The Hidden Dangers of Medical Marijuana
Is medical marijuana safe?
Marijuana is included in the Drug Enforcement Administration’s Schedule I group of drugs. As such, it is legally categorized as being one of the most dangerous drugs, with the highest potential for addiction and with no accepted medical use. Not even cocaine is included in Schedule I. Is marijuana really so dangerous that it deserves to be listed as a Schedule I controlled substance? That question is the subject of an intense debate across the United States, one which has proceeded to the ballot box in many states.
Opponents of the DEA’s view that marijuana is among the most dangerous drugs available are gaining steam in their fight to have the drug legalized. The fact that Washington and Colorado passed laws to legalize marijuana last year made major headlines in the news, but in truth, they were only the two states that have traveled the furthest down a path that many others are also moving along. Several other states, including California, Nevada, Oregon, Nebraska, Minnesota, Mississippi, Ohio, North Carolina, New York, Maine, Vermont, Connecticut, Massachusetts and Rhode Island, have decriminalized marijuana.
Decriminalization means that an adult caught with a small amount of the drug will not be arrested but instead will be given a citation, similar to a traffic ticket. Many of these states have legalized medical marijuana, as have Arizona, New Mexico, Montana, Illinois, Michigan, New Hampshire, New Jersey and Delaware. If the voters of so many states have chosen to make medical marijuana legal, you might be justified to think that the drug is safe for use. Supporters of medical marijuana point to claims that the drug can prove to be beneficial to patients in a number of different ways, including, but not limited to:
- Pain relief
- Reducing nausea felt by cancer patients during chemotherapy so that they can eat
- Relief of glaucoma by reducing the intra-ocular pressure in the eye
- Treating insomnia
- Reducing spasticity
Certainly, many patients who use marijuana for medicinal purposes do report feeling relief from their symptoms, but this does not mean that the drug is safe. In fact, only 1-2 out of every 500 doctors say that they will recommend that a patient should use medical marijuana, according to a representative from the online database MarijuanaDoctors.com. Most of the others simply do not consider that the benefits outweigh the risks.
Medical Marijuana Can Be Addictive
One of the major risks associated with medical marijuana—one which advocates will not likely mention when trying to sell you on the idea—is the fact that today’s pot is not the same as what they were smoking in the 1960s. The War on Drugs has made it necessary for growers, dealers, and users to get more bang for their buck by breeding the plants for the purpose of making them more potent so that a person can get high with a smaller amount of the drug. Consequently, cannabis is now as much as 20 times more potent than it previously was. The medicinal benefits of marijuana are associated with compounds known as cannabinoids, of which there are around 80 present in marijuana. The most well-known of these is tetrahydrocannabinol, more frequently referred to as THC, the chemical responsible for getting pot smokers high.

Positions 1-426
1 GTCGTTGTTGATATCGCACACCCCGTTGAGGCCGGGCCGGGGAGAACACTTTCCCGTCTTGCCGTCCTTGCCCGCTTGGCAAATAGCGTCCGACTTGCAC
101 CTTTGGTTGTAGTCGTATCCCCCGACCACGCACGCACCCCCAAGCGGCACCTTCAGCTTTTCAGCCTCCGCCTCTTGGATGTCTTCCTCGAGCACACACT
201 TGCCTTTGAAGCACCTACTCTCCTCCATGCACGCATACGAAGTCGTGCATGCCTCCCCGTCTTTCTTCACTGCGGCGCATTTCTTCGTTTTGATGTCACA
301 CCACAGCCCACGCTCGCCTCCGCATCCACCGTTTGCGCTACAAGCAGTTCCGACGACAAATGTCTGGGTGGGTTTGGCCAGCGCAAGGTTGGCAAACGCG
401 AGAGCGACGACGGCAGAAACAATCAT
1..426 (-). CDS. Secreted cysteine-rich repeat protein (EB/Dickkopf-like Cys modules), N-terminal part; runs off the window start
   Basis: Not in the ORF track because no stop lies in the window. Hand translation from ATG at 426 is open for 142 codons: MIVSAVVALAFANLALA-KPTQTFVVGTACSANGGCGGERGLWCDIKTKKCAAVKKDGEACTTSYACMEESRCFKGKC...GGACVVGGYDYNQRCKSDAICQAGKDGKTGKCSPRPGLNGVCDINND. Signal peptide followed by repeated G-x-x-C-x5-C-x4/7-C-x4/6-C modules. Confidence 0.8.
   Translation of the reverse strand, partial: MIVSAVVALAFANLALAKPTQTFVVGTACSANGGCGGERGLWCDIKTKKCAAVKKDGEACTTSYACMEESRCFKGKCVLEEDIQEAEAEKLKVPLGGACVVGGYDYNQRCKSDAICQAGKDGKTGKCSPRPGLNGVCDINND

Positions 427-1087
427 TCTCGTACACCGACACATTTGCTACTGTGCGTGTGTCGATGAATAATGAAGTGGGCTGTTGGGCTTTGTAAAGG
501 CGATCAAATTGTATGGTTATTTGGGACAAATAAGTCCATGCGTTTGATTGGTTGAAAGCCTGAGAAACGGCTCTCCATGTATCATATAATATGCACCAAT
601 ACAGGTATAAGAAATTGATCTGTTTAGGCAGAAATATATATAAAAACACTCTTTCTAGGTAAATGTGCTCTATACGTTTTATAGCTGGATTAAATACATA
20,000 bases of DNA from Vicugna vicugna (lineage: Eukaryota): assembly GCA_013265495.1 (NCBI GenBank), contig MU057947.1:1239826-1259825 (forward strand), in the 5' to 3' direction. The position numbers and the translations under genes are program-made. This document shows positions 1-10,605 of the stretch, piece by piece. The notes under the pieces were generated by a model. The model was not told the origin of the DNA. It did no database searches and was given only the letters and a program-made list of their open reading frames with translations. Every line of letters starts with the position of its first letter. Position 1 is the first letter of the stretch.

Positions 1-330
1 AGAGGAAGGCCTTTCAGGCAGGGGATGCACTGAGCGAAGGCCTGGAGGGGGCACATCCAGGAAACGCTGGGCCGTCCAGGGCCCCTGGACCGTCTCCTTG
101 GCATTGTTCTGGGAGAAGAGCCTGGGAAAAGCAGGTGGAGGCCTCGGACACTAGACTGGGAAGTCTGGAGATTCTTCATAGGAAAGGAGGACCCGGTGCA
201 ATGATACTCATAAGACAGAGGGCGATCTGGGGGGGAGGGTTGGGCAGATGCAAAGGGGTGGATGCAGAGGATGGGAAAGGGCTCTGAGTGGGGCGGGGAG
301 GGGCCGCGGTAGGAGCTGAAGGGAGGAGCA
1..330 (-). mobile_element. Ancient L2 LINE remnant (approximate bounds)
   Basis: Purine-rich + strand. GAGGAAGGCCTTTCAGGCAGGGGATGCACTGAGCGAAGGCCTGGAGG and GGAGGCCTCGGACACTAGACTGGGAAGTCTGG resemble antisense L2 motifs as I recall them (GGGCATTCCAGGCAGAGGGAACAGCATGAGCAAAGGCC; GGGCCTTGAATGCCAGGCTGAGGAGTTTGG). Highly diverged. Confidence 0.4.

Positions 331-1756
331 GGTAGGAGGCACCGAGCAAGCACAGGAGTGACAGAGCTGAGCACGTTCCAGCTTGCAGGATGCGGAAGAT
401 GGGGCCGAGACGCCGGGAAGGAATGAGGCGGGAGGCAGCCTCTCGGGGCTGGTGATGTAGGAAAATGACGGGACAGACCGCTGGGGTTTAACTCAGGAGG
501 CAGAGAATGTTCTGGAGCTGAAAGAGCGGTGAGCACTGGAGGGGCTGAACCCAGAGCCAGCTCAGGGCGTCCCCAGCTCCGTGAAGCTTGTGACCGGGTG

Cultivation of marijuana over the years has steadily increased the amount of THC all out of proportion to the other cannabinoids, so that the drug is now far more powerful in terms of getting a user high, while many of the other cannabinoids that contribute to the medicinal properties of the drug are less prominent. Consequently, marijuana is increasingly addictive. People who smoke marijuana can become physically addicted as well as forming an emotional dependence as they gradually become more and more prone to use the drug as a way to find relief from stress. Medical marijuana can be addictive just as much as pot smoked for purely recreational purposes.
Even Legal Medical Marijuana Can Still Get You Arrested
Another major issue to consider on the topic of medical marijuana is the fact that using it can still get you in trouble with the law. For one thing, marijuana is not recognized for medicinal use under federal law, so you could still be arrested and convicted for a drug crime if you were caught by federal law enforcement. The same is true if you transported the drug across state lines into a state where medical marijuana has not been legalized. Even in states where it is legal, a user can still be arrested under several different circumstances. You might get caught possessing more than the allowed amount. You could be discovered to be growing more plants than are permitted. You could even be arrested for driving under the influence and see your driver’s license suspended. These are only a few of the risks associated with medical marijuana. Supporters of legalization tend to argue that there is nothing wrong with cannabis and that the current legal situation is unjust, but there is far more to the picture.